Page:Popular Science Monthly Volume 41.djvu/840

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coveries is that lie has finally succeeded in finding among this mass of bones one bone, at least, which bears unmistakable traces of having been connected with a humerus, the head of which must have been as substantial as in cassowaries. He thus considers it proved that the Dinomithidæ, like the kiwis, descended from birds which could fly.[1] The last missing link is thus discovered, and the chief points in the genealogy of birds are thus already settled, while many a gap which still remains will certainly be filled up when the rich materials recently excavated in both Americas have been carefully examined by anatomists.

The same may be also said in regard to mammals, if the recent discoveries in North and South America are taken into account. The earliest traces of mammals have been found, as is known, in the Triassic deposits of Germany, Basutoland, the Cape Colony, and North Carolina; and it is also known, through the previous remarkable works of Professors O. C. Marsh and H. F. Osborn, that the Jurassic deposits of Wyoming have yielded a rich fauna, among which we find the remote ancestors of various orders of the present mammalia.[2] But the most important finds, which throw a new light both on the earlier and the subsequent forms, have been made in that immense area of lacustrine beds which have been deposited in the region of the great salt lakes of Utah, Wyoming, and Colorado, from the end of the Cretaceous period down to the middle parts of the Tertiary epoch. There, and especially in the Eocene "Puerco" and "Wahsatch" beds, as well as in the Eocene "Uinta" formation, a rich fauna of mammals has been unearthed.[3] All those Eocene mammals had something in common in their leading features, and yet they offered a sufficient diversity for being considered as the probable ancestors of nearly all orders of placental mammals. To mention their feet only, they were adapted, in all of them, for walking upon the sole, and were provided with five toes; but it is easy to recognize in the structure of the feet of the different genuses such divergences as necessarily ought to evolve, under certain conditions—on the one side, the plantigrade foot of the bears, and, on the other side, the digitigrade foot of the Ungulata (horses, camels, elephants, and so on), who walk upon the points of their toes; and, again, among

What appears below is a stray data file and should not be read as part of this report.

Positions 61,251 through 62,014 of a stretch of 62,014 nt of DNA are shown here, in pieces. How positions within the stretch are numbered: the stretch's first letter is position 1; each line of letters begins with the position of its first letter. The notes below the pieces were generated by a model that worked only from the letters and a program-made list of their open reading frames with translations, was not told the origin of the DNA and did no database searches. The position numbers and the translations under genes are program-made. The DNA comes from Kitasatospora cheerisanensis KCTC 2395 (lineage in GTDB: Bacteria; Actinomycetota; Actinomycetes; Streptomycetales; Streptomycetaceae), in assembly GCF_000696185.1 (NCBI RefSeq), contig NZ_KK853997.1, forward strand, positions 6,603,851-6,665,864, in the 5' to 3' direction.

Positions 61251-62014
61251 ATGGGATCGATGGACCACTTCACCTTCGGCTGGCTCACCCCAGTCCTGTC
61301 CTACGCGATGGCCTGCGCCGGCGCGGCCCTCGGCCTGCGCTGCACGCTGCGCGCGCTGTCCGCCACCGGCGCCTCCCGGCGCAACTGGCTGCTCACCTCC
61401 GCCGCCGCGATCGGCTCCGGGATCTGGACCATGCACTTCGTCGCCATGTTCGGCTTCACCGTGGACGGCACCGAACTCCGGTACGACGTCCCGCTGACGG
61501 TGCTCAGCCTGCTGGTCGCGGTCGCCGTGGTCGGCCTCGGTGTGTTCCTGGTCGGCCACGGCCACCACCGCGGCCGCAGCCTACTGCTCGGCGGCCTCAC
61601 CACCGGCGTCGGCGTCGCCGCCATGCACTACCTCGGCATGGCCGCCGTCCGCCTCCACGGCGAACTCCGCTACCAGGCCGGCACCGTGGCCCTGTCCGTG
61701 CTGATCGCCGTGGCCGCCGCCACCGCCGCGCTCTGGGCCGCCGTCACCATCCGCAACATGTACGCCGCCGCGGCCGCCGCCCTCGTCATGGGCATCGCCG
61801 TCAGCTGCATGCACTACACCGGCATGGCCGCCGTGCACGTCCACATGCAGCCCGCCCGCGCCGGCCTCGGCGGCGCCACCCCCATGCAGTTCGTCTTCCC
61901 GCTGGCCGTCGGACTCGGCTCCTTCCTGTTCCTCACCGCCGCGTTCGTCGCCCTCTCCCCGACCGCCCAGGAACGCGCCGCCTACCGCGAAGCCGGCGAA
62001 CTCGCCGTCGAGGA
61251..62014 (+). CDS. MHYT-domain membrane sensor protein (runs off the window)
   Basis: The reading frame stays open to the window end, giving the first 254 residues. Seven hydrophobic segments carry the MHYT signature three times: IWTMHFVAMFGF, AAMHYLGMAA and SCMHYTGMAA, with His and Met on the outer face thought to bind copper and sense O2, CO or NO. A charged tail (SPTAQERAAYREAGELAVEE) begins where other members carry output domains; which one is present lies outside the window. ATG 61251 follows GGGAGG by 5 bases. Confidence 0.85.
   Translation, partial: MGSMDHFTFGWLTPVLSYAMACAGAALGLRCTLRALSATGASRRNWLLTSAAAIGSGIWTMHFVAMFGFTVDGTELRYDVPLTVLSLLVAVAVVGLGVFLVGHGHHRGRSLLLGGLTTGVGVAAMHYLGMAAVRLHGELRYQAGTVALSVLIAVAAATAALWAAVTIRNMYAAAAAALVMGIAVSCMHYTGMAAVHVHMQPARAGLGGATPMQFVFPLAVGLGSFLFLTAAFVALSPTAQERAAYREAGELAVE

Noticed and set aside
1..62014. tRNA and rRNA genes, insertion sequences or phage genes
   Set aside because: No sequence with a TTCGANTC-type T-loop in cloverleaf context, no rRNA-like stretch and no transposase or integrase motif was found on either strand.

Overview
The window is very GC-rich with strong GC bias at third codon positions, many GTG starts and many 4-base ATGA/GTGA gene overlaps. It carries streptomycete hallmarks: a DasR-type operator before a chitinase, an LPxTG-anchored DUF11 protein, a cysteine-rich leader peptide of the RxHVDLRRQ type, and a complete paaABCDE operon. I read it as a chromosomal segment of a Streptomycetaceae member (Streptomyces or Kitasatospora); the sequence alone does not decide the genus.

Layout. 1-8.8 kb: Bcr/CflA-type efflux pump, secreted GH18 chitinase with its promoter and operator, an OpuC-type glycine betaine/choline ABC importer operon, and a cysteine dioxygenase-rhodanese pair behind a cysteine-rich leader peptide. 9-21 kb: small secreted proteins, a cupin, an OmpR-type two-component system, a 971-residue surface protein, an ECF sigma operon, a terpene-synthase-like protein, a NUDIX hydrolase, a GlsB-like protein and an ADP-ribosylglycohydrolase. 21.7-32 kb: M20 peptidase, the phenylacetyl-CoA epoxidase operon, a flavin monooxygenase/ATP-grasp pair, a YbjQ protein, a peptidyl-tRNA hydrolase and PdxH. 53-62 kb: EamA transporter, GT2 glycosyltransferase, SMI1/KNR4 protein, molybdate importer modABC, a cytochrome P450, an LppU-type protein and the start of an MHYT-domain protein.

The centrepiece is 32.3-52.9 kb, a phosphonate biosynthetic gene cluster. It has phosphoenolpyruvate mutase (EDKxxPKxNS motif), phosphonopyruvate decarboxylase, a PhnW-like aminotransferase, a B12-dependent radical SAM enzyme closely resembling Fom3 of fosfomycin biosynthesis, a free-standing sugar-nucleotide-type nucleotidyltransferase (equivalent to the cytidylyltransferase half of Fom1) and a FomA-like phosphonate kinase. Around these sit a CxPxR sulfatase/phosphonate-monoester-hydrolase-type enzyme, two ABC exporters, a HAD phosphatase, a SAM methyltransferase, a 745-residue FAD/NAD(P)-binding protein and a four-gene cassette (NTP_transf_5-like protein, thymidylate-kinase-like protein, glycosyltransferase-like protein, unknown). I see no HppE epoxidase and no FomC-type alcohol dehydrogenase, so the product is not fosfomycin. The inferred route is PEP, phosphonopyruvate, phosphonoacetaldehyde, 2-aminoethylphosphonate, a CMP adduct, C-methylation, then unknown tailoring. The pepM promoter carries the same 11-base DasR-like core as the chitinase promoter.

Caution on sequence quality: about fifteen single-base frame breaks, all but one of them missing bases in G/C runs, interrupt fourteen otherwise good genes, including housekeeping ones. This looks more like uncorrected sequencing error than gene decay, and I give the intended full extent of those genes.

1. Nature, 1892, vol. xlv, p. 257.
  2. O. C. Marsh, in American Journal of Science, 1888 to 1891; H. F. Osborn, The Structure and Classification of Mesozoic Mammalia, in Journal of the Academy of Natural Science of Philadelphia, vol. ix; R. Lydekker, Catalogue of the Fossil Mammalia in the British Museum, London, 1891.
  3. Cope's Synopsis of the Vertebrate Fauna of the Puerco Series, and W. Scott and H. F. Osborn, The Mammalia of the Uinta Formation, in Transactions of the American Philosophical Society, new series, vol. xvi, Parts II and III, Philadelphia, 1889. Also R. Lydekker's paper in Nature, vol. xliii, p. Ill; and Phases of Animal Life.